The Transportation Department’s inspector general has opened a probe into recent air traffic controllers’ errors and near misses. Congress prompted the review, springing partly from a reported 53 percent increase in mistakes, The Washington Post
Congress “expressed concerns about the accuracy of the reported number of operational errors, the causes for a significant increase in this number, and the related safety implications,” according to a memo from the inspector general’s office. The memo cited a 53 percent increase in reported controller errors and some high-profile near misses, the Post reported.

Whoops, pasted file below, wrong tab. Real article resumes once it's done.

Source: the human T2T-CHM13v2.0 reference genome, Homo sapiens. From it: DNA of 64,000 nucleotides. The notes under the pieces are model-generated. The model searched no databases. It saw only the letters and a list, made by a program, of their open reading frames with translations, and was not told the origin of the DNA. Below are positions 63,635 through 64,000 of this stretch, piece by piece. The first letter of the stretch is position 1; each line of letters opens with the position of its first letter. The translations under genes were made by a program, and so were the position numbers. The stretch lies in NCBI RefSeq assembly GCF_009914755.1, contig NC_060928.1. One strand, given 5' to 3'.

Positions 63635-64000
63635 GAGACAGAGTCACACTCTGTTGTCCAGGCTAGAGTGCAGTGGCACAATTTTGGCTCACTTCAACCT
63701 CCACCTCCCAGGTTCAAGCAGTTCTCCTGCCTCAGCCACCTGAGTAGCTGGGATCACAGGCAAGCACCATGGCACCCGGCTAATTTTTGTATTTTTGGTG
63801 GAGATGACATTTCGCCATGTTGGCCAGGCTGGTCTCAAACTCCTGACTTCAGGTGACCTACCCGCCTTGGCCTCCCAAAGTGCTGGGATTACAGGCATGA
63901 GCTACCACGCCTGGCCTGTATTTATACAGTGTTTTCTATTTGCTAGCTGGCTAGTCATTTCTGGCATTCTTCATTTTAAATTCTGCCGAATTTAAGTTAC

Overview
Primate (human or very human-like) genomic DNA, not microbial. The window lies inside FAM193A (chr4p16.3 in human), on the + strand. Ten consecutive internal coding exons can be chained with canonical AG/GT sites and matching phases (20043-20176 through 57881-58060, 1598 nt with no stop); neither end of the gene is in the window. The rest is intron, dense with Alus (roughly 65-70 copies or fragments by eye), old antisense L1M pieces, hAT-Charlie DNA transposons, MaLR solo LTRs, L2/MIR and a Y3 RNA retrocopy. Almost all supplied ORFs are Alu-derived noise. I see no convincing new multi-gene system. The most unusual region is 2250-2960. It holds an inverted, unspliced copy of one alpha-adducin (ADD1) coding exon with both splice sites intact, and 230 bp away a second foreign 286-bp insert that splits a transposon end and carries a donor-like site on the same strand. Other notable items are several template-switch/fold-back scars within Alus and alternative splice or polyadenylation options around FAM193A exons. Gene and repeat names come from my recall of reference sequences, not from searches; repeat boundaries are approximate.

Those near misses involve planes carrying members of Congress and Michelle Obama and Jill Biden. The probe comes at the request of the Senate Commerce Committee. The committee wants verification of Federal Aviation Administration claims that the reason for the increased number of errors is a new reporting system, the Post reported.
The FAA recently instituted the Air Traffic Safety Action Program, which protects controllers from punitive action if they report errors that otherwise would not have been detected. Congress wants to know how the program “impacts the number of operational errors reported, and if it is capturing errors that could lead to breakdowns in safety,” the Post reported.
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